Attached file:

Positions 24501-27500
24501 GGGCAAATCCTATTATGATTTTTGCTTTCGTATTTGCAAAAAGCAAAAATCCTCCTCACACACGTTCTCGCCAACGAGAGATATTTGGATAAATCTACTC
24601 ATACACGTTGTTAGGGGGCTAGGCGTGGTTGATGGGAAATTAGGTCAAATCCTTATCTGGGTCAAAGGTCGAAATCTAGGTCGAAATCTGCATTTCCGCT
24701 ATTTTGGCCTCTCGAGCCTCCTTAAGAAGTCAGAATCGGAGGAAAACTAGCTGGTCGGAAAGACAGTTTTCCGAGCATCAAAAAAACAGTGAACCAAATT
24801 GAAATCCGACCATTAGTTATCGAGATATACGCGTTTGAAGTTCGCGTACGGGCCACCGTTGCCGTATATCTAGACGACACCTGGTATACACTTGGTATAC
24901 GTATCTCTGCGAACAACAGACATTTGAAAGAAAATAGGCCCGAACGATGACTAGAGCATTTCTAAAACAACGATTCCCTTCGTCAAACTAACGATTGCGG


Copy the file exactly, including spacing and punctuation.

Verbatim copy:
Positions 24501-27500
24501 GGGCAAATCCTATTATGATTTTTGCTTTCGTATTTGCAAAAAGCAAAAATCCTCCTCACACACGTTCTCGCCAACGAGAGATATTTGGATAAATCTACTC
24601 ATACACGTTGTTAGGGGGCTAGGCGTGGTTGATGGGAAATTAGGTCAAATCCTTATCTGGGTCAAAGGTCGAAATCTAGGTCGAAATCTGCATTTCCGCT
24701 ATTTTGGCCTCTCGAGCCTCCTTAAGAAGTCAGAATCGGAGGAAAACTAGCTGGTCGGAAAGACAGTTTTCCGAGCATCAAAAAAACAGTGAACCAAATT
24801 GAAATCCGACCATTAGTTATCGAGATATACGCGTTTGAAGTTCGCGTACGGGCCACCGTTGCCGTATATCTAGACGACACCTGGTATACACTTGGTATAC
24901 GTATCTCTGCGAACAACAGACATTTGAAAGAAAATAGGCCCGAACGATGACTAGAGCATTTCTAAAACAACGATTCCCTTCGTCAAACTAACGATTGCGG